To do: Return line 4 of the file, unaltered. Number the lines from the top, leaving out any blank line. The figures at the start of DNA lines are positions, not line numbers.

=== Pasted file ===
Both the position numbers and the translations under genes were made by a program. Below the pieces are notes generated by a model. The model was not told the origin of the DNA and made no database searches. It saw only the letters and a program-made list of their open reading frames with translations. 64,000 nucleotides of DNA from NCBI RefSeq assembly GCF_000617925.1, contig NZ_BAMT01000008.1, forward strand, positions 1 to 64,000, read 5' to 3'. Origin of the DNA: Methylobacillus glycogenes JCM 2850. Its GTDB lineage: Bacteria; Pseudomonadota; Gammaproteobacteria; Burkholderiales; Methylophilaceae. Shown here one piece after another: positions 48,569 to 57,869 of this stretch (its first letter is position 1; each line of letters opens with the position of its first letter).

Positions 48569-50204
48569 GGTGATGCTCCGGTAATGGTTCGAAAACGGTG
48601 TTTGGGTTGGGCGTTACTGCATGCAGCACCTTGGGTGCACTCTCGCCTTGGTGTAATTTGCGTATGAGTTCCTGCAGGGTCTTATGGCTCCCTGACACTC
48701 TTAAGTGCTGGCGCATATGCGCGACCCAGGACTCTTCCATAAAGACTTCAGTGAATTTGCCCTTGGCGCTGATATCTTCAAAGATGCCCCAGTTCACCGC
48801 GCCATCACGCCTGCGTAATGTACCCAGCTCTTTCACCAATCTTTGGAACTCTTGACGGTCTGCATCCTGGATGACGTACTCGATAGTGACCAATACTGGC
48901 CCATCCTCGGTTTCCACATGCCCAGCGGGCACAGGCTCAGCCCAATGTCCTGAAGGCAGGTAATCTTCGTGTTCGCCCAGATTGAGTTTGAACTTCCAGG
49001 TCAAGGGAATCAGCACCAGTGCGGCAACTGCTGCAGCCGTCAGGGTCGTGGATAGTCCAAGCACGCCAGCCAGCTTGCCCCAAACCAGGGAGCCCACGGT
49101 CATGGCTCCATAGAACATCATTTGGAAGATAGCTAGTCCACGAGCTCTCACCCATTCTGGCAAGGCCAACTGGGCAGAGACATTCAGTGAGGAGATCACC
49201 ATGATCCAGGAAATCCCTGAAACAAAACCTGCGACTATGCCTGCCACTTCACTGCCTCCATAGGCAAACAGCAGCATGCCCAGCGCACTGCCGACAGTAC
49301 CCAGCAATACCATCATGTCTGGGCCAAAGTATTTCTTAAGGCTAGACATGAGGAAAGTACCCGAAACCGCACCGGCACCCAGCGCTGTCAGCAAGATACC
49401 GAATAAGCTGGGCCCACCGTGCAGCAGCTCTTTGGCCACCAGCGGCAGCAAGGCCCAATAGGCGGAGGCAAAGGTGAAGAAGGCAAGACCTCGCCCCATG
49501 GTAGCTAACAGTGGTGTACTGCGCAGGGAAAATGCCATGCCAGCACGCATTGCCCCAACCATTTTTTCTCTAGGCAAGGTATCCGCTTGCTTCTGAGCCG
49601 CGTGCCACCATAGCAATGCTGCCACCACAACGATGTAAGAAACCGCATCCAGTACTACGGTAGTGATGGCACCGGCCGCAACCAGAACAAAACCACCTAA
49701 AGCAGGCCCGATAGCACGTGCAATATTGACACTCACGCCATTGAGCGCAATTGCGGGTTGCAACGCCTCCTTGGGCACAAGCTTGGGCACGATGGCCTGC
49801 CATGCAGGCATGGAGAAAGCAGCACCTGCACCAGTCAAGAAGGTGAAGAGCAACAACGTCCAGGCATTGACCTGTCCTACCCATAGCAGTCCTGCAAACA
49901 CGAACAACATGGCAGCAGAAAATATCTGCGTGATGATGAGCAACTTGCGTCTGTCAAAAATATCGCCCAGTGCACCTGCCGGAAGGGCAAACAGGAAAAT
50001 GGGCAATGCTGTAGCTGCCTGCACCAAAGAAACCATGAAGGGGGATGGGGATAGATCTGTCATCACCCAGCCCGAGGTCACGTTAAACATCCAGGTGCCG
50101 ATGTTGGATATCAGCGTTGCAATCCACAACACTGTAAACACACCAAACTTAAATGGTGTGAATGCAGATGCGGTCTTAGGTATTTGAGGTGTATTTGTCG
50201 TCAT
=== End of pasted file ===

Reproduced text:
48601 TTTGGGTTGGGCGTTACTGCATGCAGCACCTTGGGTGCACTCTCGCCTTGGTGTAATTTGCGTATGAGTTCCTGCAGGGTCTTATGGCTCCCTGACACTC